I'd like to start a new trend of annotating what API's can be counted on and what not before long. We are great about http, but anything java is a mine field. And soon we would like to support rolling upgrades to some degree.

        In this case, I'm not sure the win is worth the break myself. But it also of the type we have let slide before.

        Show
        Mark Miller added a comment - I think the tradeoffs have to be weighed pretty carefully. We want to get to the point that you can do rolling upgrades and such, and back compat breaks, while sometimes necessary, especially in the early days of APIs, need to become more and more rare for point releases I think. I'd like to start a new trend of annotating what API's can be counted on and what not before long. We are great about http, but anything java is a mine field. And soon we would like to support rolling upgrades to some degree. In this case, I'm not sure the win is worth the break myself. But it also of the type we have let slide before.
        Hide
        Alan Woodward added a comment -

        We are great about http, but anything java is a mine field. And soon we would like to support rolling upgrades to some degree.

        Agreed! I don't think this will effect rolling upgrades, though? This just changes how the client handles exceptions - you can still talk to a 5.1 server using a 4.10 client, and vice versa.

        Show
        Alan Woodward added a comment - We are great about http, but anything java is a mine field. And soon we would like to support rolling upgrades to some degree. Agreed! I don't think this will effect rolling upgrades, though? This just changes how the client handles exceptions - you can still talk to a 5.1 server using a 4.10 client, and vice versa.
        Hide
        Alan Woodward added a comment -

        Mark Miller do you have any objections to me committing this to 5.x?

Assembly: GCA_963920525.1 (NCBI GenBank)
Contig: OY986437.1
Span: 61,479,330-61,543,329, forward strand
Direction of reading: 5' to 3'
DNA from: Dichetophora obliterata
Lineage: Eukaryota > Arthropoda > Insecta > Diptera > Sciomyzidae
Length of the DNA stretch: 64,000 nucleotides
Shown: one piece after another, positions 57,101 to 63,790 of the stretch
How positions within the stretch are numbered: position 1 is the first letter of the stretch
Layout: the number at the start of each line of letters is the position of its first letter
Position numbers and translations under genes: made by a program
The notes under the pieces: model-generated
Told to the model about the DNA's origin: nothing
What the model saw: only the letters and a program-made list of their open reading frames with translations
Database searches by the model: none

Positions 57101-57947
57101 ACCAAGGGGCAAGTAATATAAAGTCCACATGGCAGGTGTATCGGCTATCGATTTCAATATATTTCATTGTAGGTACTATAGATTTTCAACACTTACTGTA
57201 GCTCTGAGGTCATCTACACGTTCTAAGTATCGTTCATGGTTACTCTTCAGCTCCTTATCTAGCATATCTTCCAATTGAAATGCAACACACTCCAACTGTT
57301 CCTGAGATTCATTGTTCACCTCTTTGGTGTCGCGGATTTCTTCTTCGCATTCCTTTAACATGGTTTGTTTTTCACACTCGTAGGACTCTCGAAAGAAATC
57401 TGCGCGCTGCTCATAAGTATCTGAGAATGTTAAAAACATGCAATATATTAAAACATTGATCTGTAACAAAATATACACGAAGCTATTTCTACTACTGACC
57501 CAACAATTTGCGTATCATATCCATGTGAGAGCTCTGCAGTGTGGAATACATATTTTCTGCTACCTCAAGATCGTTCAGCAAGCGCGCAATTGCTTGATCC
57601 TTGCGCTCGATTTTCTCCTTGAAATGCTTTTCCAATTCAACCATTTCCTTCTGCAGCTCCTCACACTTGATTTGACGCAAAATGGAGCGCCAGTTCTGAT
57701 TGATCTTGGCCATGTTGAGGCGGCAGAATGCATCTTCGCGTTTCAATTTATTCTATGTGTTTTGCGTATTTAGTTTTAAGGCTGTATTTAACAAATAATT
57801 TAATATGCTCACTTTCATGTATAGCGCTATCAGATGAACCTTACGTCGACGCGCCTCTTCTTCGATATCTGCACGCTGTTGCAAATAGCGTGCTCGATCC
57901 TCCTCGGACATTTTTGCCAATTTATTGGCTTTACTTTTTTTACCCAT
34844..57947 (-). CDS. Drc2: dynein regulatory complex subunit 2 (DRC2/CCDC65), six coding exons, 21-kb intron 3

Show
        Alan Woodward added a comment - Mark Miller do you have any objections to me committing this to 5.x?
        Hide
        ASF subversion and git services added a comment -

        Commit 1662670 from Alan Woodward in branch 'dev/trunk'
        [ https://svn.apache.org/r1662670 ]

        SOLR-7151: SolrClient query methods throw IOException

        Show
        ASF subversion and git services added a comment - Commit 1662670 from Alan Woodward in branch 'dev/trunk' [ https://svn.apache.org/r1662670 ] SOLR-7151 : SolrClient query methods throw IOException
        Hide
        ASF subversion and git services added a comment -

        Commit 1662671 from Alan Woodward in branch 'dev/trunk'
        [ https://svn.apache.org/r1662671 ]

        SOLR-7151: CHANGES.txt attribution

        Show
        ASF subversion and git services added a comment - Commit 1662671 from Alan Woodward in branch 'dev/trunk' [ https://svn.apache.org/r1662671 ] SOLR-7151 : CHANGES.txt attribution
        Hide
        ASF subversion and git services added a comment -

        Commit 1662672 from Alan Woodward in branch 'dev/branches/branch_5x'
        [ https://svn.apache.org/r1662672 ]

        SOLR-7151: CHANGES.txt attribution

        Show
        ASF subversion and git services added a comment - Commit 1662672 from Alan Woodward in branch 'dev/branches/branch_5x' [ https://svn.apache.org/r1662672 ] SOLR-7151 : CHANGES.txt attribution
        Hide
        Timothy Potter added a comment -

        Bulk close after 5.1 release

        Show
        Timothy Potter added a comment - Bulk close after 5.1 release

          People

          • Assignee:
            Alan Woodward
            Reporter:
            Alan Woodward
          • Votes:
            0 Vote for this issue
            Watchers:
            5 Start watching this issue

            Dates

            • Created:
              Updated:
              Resolved:

              Development